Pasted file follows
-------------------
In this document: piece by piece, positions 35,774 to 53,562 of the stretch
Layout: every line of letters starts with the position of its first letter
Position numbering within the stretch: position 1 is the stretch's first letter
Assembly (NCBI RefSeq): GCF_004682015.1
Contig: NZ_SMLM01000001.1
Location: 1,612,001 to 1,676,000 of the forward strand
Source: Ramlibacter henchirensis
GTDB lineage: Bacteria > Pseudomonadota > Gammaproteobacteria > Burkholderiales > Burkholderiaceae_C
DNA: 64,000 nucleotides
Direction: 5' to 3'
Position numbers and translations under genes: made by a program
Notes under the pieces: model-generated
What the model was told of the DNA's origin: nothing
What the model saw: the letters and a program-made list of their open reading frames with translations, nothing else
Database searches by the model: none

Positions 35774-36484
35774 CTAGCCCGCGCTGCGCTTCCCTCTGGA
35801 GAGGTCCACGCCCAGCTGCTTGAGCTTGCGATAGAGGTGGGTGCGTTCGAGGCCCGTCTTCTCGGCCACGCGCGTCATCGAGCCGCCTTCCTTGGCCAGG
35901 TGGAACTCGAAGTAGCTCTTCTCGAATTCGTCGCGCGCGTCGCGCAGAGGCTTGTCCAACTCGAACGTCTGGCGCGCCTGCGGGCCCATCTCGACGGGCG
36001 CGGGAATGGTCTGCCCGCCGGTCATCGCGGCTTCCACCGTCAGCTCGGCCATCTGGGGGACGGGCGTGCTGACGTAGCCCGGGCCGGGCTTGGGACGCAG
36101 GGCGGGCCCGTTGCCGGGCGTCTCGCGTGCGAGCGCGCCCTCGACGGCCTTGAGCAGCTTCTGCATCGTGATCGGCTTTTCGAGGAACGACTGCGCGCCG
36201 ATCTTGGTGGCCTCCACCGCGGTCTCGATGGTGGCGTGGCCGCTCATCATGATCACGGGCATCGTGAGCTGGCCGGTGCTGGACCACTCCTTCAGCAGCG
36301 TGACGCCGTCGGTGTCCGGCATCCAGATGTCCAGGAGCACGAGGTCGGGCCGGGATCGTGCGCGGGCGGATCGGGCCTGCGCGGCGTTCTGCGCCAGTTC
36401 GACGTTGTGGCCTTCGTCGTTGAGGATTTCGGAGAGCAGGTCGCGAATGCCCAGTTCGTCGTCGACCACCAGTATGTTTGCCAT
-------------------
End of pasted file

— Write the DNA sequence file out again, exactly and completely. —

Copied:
In this document: piece by piece, positions 35,774 to 53,562 of the stretch
Layout: every line of letters starts with the position of its first letter
Position numbering within the stretch: position 1 is the stretch's first letter
Assembly (NCBI RefSeq): GCF_004682015.1
Contig: NZ_SMLM01000001.1
Location: 1,612,001 to 1,676,000 of the forward strand
Source: Ramlibacter henchirensis
GTDB lineage: Bacteria > Pseudomonadota > Gammaproteobacteria > Burkholderiales > Burkholderiaceae_C
DNA: 64,000 nucleotides
Direction: 5' to 3'
Position numbers and translations under genes: made by a program
Notes under the pieces: model-generated
What the model was told of the DNA's origin: nothing
What the model saw: the letters and a program-made list of their open reading frames with translations, nothing else
Database searches by the model: none

Positions 35774-36484
35774 CTAGCCCGCGCTGCGCTTCCCTCTGGA
35801 GAGGTCCACGCCCAGCTGCTTGAGCTTGCGATAGAGGTGGGTGCGTTCGAGGCCCGTCTTCTCGGCCACGCGCGTCATCGAGCCGCCTTCCTTGGCCAGG
35901 TGGAACTCGAAGTAGCTCTTCTCGAATTCGTCGCGCGCGTCGCGCAGAGGCTTGTCCAACTCGAACGTCTGGCGCGCCTGCGGGCCCATCTCGACGGGCG
36001 CGGGAATGGTCTGCCCGCCGGTCATCGCGGCTTCCACCGTCAGCTCGGCCATCTGGGGGACGGGCGTGCTGACGTAGCCCGGGCCGGGCTTGGGACGCAG
36101 GGCGGGCCCGTTGCCGGGCGTCTCGCGTGCGAGCGCGCCCTCGACGGCCTTGAGCAGCTTCTGCATCGTGATCGGCTTTTCGAGGAACGACTGCGCGCCG
36201 ATCTTGGTGGCCTCCACCGCGGTCTCGATGGTGGCGTGGCCGCTCATCATGATCACGGGCATCGTGAGCTGGCCGGTGCTGGACCACTCCTTCAGCAGCG
36301 TGACGCCGTCGGTGTCCGGCATCCAGATGTCCAGGAGCACGAGGTCGGGCCGGGATCGTGCGCGGGCGGATCGGGCCTGCGCGGCGTTCTGCGCCAGTTC
36401 GACGTTGTGGCCTTCGTCGTTGAGGATTTCGGAGAGCAGGTCGCGAATGCCCAGTTCGTCGTCGACCACCAGTATGTTTGCCAT